Home Energy conservation Wineries are turning to sustainable investments

Wineries are turning to sustainable investments


California is one of the largest wine regions in the world, accounting for over 80% of the wine grown in the United States. The state’s huge wine industry is also engaged in efforts to reduce its environmental impact and improve sustainability amid prolonged drought, wildfires and rising energy costs.

Few regions understand the importance of water conservation and renewable energy better than Southern California. In the Temecula Valley, where the sun shines an average of 276 days a year, wineries are increasingly focusing on harnessing solar energy and using water more efficiently.

Robert Renzoni Vineyards is one of the region’s leaders in sustainability. Robert is always looking for ways to run the business more efficiently, whether that means using water conservation techniques or employing an environmentally friendly method of growing grapes that harnesses the power of the sun.

“We are about to be labeled as the very first and only 100% solar-powered winery in Southern California history,” Robert said. “As soon as the county lets us flip the switch, we’ll be tagged, which is pretty cool. We were also the first cellar-containing rainwater harvesting tank in Southern California history.

When it rains in the cellar, the water is piped underground and into storage tanks connected to pumps. Robert’s team can then recirculate this precious water through irrigation systems around the vineyard. In a county that averages about 12 inches of rain a year, this vineyard makes the most of every drop.

Although the process of conserving solar energy and water is expensive, many wine business owners like Robert see them as smart long-term investments to reduce the cost of energy and water. in the future.

Financing a more sustainable future

Instead of purchasing solar panels or other assets outright, some winery operators choose to lease these sustainability-related items. By doing so, many are able to reduce upfront capital requirements while preserving working capital. As operating costs rise, renting items like solar panels, equipment, or even wine barrels can help their business stay competitive while preserving cash.

Mary Spry is Vice President – Relationship Manager at American AgCredit, where she helps winery operators secure the right financing for sustainable investments. She says the leasing program is an attractive option for homeowners looking to preserve cash while investing in solar panels, equipment and wine barrels.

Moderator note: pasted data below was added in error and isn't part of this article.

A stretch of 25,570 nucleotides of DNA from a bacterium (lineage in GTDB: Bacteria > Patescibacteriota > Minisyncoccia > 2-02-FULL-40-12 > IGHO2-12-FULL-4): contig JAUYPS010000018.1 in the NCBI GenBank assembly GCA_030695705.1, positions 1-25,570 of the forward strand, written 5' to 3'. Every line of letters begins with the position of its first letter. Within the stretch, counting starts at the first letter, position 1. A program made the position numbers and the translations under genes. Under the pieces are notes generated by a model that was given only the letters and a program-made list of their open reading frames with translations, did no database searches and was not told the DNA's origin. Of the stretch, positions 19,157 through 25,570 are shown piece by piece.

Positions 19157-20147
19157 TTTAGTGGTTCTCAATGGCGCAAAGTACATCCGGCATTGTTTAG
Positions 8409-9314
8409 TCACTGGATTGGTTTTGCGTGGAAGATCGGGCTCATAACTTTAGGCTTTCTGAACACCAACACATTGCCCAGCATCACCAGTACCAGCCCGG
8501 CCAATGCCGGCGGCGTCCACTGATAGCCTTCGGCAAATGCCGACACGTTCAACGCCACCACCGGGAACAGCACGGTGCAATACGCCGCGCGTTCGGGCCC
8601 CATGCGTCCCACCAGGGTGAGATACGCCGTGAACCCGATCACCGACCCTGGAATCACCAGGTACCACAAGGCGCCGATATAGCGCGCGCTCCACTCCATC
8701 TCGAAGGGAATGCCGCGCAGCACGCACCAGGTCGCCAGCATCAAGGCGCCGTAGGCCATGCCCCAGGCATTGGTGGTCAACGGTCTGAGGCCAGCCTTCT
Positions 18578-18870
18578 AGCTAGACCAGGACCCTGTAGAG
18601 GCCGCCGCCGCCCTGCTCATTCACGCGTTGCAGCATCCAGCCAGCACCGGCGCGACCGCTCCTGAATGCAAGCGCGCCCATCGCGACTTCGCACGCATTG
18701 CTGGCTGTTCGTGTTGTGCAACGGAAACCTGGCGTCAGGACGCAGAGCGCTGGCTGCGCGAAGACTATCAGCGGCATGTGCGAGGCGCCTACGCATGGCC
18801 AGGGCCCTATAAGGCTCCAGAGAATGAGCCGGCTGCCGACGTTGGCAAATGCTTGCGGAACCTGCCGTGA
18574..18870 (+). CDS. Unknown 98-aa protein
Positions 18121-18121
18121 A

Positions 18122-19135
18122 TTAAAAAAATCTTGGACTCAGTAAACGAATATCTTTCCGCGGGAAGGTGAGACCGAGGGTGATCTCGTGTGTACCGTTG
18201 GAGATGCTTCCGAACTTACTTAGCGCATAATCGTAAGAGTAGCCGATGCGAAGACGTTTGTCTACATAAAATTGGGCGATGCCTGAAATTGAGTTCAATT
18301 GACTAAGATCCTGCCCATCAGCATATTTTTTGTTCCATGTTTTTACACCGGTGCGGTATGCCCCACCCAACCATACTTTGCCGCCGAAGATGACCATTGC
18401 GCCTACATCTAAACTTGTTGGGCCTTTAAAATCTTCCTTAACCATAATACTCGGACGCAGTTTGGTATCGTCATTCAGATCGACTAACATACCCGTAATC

“Becoming a more sustainable business can be an expensive adventure, especially in the beginning,” said Mary. “Wineries have been impacted for the past two years by COVID and wildfires. Cash is king right now. If they can preserve their cash, while growing their business sustainably, that’s where we can help them strike the right balance with leasing.

With rising energy costs, solar power is a smart approach to help cut costs and reduce greenhouse gas emissions. However, the solar power installation process can take upwards of a year and a half, which means business owners have more time to wait before realizing these savings.

“Installing solar power can be time consuming and expensive, so leasing has been a big plus for borrowers by not having upfront project costs while they wait for approval. necessary to operate from PG&E,” said Mary. “We bear all financing costs during construction. »

Investing in the next generation

Many wineries in California remain family-owned, even though the industry has grown rapidly in recent decades. One such family business is Chappellet Vineyard in Napa County, where the second generation of family owners led the business through a period of growth and innovation, while continuing to craft exceptional wines.

Cyril Chappellet is CEO and President of the family winery that for more than 50 years has helped make Pritchard Hill one of California’s most revered wine sites. He guided the company through a period of investing in sustainability initiatives, including solar panels and wine barrels.

“The leasing program has helped us in two different areas of our business,” Cyril said. “One is our barrels, which we would rent for 3-4 years because that’s the period we use them. So basically we would pay for them as we use them. In the solar project that we rented with American AgCredit, we had the same situation but over a longer period.

Looking to the future, Cyril said investing in sustainable energy and renting wine barrels has added value to the winery today and will continue to benefit the family for years to come.

“Friends ask me, ‘What the hell are you doing putting all that solar power up there?’ So we do it for two reasons. The first is that it makes economic sense. The other reason is that it’s the right thing to do. It’s really great for the next generation.